Each month a different local artist displays their work on the main halls of the Society. Artists are exposed to the many people that attend our events. The community meets each artist at receptions held in the Foyer. The art enhances the appearance of our building for our members and visitors. Any sales generate a 10% commission for the Society. Task Force members help select local artists and coordinate the exhibits.
Members help recommend, set up, and operate the Society’s audio visual equipment for various events.
Focus on the long-term mission and well-being of the Congregation, not on administrative detail. Responsible for the overall direction of the Society. They represent and lead the Congregation in determining and monitoring appropriate organizational performance. Trustees serve three–year terms.
Advises and assists the Facility Coordinator on maintenance and enhancement of the building and grounds.
Facilitate a two–year program which carries our 7th and 8th graders from childhood into adulthood. In the Christian church this is known as confirmation while in the Jewish tradition, it's the bar/bat mitzvah. Youth, with the help of their adult facilitators and families, gather to broaden their minds, explore other religions, share deep thoughts, and examine their own ethical identities.
Support members who are ill or experiencing tough times. Visit, call, send cards, and provide assistance.
Develop and test procedures for managing emergencies at the Society.
Selects an individual or group in the St. Louis community that has provided courageous and dedicated service to maintaining the rights and dignity of their fellow human beings in some aspect of life - religious, social, political, economic, medical, educational, ecological, recreational, or artistic. This has been awarded annually since 1975.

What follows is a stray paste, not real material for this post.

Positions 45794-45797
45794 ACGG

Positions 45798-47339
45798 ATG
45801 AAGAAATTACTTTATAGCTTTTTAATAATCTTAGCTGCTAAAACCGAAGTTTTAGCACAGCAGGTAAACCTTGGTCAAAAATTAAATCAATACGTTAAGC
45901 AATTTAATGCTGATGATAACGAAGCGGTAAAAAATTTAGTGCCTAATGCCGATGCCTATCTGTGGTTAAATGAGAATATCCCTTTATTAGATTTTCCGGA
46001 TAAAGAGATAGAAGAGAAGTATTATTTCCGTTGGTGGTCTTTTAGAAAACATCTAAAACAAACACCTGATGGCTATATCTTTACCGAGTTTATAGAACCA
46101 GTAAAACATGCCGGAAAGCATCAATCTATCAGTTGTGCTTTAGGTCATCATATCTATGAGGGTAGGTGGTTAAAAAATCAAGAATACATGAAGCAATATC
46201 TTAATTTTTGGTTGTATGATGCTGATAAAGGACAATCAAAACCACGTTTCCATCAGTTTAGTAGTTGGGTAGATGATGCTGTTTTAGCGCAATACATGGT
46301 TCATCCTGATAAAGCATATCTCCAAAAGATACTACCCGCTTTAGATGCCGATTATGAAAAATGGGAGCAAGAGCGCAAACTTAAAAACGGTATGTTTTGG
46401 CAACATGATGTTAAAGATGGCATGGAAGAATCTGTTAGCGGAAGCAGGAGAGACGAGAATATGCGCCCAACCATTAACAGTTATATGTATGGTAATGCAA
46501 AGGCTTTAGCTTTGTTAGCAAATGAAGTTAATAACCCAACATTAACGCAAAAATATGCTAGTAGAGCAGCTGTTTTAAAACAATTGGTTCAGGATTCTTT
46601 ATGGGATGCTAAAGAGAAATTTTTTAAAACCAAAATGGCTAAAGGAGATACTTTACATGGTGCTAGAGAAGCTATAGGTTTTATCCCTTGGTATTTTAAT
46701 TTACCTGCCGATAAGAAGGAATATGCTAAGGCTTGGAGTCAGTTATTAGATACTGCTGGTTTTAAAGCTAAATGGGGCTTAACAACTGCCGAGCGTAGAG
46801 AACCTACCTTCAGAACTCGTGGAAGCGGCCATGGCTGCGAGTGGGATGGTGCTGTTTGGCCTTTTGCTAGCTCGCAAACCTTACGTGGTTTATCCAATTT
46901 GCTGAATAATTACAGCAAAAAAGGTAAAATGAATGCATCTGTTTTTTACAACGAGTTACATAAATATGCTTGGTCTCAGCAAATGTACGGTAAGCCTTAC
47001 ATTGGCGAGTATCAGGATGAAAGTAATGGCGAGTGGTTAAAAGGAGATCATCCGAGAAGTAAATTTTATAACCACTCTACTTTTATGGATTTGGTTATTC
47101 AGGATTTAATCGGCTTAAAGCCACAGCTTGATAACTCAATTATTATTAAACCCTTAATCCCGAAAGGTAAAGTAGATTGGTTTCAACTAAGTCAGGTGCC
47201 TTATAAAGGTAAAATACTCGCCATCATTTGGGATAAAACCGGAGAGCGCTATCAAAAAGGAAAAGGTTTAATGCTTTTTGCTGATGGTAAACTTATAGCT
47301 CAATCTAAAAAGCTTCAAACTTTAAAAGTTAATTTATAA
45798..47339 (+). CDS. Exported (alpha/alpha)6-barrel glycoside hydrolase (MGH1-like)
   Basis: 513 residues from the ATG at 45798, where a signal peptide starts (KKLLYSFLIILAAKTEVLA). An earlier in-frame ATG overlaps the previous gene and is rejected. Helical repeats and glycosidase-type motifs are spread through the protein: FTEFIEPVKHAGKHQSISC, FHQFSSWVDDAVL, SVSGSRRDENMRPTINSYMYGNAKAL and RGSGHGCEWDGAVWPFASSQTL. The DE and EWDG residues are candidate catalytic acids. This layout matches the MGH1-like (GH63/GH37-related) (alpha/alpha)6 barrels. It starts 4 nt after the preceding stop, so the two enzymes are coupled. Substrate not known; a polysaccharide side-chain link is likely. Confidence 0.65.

Develop and display an evolution exhibit at the Society to support our reliance on science.
Responsible for all aspects of managing and protecting the financial resources of the Society. This committee is chaired by the Ethical Society Treasurer.
Greeting teams consist of four to five greeters each Sunday. Greeters aim to provide a welcoming presence, especially for visitors, by giving directions, answering questions, and mostly by being approachable, friendly people. Greeters are encouraged to stay after Platform to give a smile and words of affirmation to individuals as they leave the Society.
Help members and others learn how to include the Society in their estate plans. Plan a yearly event to recognize and honor those individuals who have done so.
Create and implement services to welcome, inform, educate, recognize, integrate and support society members -- prospective, new and current. Visitors' Open House, Greeters, Young Ethicals, Ambassadors, and Ushers are included.
Encourage and support music in Ethical Society programs coordinating and planning with the Music Director and the Leaders. Helps to implement weekly Platform music programming, and assists in planning the Society festivals. The Music Team helps to organize musical events for the benefit of the Society for financial, social, and community outreach purposes and raises funds for our music programs.
Formulate staff policy, advise the Senior Leader, and serve as a resource for employees in the event of a conflict. Reports directly to the Board of Trustees.
Identify and recruit external speakers to provide Sunday Platforms that are stimulating and well presented with particular emphasis on ethical issues. Provide members to serve as Platform chairs and Opening Words speakers. Sets Platform procedures.
Greet people entering Platform and hand them programs. Assist people with hearing devices. Take an attendance count. Take the collection and count the money. Help direct Platform attendees in case of emergencies.
After Platform, visitors are invited to talk in a small group with current members of the Society. Hosts answer questions and describe the Society during a half-hour meeting. Hosts are long-time and new members who each conduct a session about six times a year.
The Youth Group elects its own teen officers. Officers partner with adult advisors to facilitate discussions on current events and ethical challenges, and manage community service and fundraising events. The advisors help provide a safe, respectful, and confidential environment where teens can freely discuss and explore topics important to them. The group works on cultivating a compassionate community that thinks critically and inspires active engagement in creation of a more healthy, happy, and ethical world.
Being human, together.
Ethical Society of St. Louis is a welcoming home to Humanists, and community is very important to us. We want you to feel a part of our community and that, for many people, means more than just coming to our Sunday Programs.